HowTo: Remove a Stripped Screw With a Rubber Band
Apartment Therapy posts a simple household hack on removing a stripped screw without an extractor. For all our WonderHowTo Home & Garden DIYers, you never know when you might accidentally strip a screw clean. Here's how to remedy the problem.
- a hammer
- a multi-head screwdriver
- locking pliers
- a wide rubber band
Step 1 Stop using the tool/technique which stripped the screw!
"Most of the time, this means switching over from a power tool over to a hand tool solution, as you can better control the amount of torque/pressure applied to the stripped screw."
Step 2 Switch over to a short length screw driver with a bigger head.
"Switching screw head types (Phillips or over to a cross-head attachment) may also work. If you've got a screwdriver kit which includes a Torx (6 points) or an Allen (hexagonal), these shapes may give enough grip to remove the stripped screw. Just remember to go slowly, apply as much pressure downward, and abide by 'righty tighty, lefty loosey' mantra..."
Step 3 Still not working? Try a rubber band!
"Place a wide band rubber band in between the screw driver (we recommend bumping one size up from the screw head which caused the strip) and the screw, then apply hard, but slow force as you turn. If you're fortunate, the rubber band will fill in the gaps caused by the strip and allow extraction."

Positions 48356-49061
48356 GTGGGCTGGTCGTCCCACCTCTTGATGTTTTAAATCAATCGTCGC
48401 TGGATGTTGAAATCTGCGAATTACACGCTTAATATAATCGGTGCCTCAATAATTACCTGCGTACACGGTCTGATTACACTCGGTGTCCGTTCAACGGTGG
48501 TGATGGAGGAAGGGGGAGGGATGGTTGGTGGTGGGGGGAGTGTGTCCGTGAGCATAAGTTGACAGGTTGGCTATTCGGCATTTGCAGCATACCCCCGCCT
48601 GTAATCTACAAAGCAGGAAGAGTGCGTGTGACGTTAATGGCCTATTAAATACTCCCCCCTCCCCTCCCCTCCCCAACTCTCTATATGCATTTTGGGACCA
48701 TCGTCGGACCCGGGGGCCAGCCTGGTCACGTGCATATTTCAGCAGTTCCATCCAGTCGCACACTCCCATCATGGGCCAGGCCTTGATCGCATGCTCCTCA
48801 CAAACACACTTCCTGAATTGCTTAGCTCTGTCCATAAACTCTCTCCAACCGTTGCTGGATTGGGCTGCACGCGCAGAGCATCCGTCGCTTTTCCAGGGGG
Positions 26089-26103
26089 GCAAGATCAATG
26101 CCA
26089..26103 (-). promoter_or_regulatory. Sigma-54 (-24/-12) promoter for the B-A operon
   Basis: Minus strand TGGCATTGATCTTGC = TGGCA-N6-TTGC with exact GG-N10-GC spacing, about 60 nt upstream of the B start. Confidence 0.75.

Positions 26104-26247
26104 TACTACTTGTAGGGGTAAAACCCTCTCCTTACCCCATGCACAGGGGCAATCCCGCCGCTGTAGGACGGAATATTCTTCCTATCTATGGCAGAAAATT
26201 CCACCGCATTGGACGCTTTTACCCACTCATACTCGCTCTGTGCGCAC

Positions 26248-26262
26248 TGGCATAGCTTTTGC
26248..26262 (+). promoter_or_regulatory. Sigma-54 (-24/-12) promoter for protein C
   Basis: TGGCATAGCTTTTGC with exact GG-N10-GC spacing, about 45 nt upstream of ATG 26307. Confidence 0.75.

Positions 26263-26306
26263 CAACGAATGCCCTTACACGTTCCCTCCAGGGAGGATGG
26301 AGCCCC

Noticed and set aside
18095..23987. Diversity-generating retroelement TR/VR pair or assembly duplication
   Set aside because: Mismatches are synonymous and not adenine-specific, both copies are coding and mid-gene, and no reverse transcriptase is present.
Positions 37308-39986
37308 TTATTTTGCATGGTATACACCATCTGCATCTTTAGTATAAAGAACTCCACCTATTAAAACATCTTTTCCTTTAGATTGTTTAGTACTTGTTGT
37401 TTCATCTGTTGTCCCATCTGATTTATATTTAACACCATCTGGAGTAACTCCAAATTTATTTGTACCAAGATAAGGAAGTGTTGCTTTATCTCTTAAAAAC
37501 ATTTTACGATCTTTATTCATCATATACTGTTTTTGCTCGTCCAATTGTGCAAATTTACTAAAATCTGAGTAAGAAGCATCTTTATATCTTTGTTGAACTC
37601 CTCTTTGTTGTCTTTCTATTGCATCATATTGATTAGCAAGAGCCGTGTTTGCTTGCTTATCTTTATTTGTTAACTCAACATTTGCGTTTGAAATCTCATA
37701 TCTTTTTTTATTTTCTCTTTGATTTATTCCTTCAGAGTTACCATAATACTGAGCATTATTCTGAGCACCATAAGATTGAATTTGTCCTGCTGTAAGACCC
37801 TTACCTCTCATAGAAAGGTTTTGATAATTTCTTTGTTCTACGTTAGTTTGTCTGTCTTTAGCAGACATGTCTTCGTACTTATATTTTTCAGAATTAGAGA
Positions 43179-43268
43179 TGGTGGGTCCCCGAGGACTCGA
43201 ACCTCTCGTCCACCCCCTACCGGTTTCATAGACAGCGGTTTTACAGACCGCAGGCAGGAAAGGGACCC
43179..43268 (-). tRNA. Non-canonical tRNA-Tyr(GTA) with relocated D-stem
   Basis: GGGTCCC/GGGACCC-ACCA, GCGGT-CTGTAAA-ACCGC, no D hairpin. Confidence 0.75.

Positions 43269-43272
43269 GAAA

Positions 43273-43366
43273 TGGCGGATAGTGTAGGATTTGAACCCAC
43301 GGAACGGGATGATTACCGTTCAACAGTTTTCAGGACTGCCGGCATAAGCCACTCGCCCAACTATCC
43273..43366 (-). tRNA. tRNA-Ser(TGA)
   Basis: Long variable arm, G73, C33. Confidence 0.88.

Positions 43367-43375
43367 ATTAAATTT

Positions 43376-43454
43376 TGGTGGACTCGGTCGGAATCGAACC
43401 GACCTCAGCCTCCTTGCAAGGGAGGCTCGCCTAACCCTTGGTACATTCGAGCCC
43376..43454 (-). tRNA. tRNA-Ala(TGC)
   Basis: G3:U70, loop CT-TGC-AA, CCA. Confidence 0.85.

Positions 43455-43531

Step 4 Still unable to completely remove? Try needle nose pliers.
"...locking clamp-style needle nose plier can come to the rescue, grabbing and locking the section removed from a flush surface. We don't know how many times this affordable tool has helped us removed old or poorly constructed screws, but it's been enough times that we highly recommend stocking even the smallest of toolboxes or drawers with one."
Step 5 Still no luck? Try chiseling the screw.
"Play the part of Rodin and chisel the screw some depth to provide more tension lost from the strip. But only with the most careful of force, as this may risk losing your screw completely into the surface! You don't want to hammer the screw into the wall/surface, so err on the side of caution."
"Gently tapping a stripped screw a few times with a hammer (carefully) may create enough depth/surface tension for you to remove a stripped screw."
Click through for Apartment Therapy's full tutorial.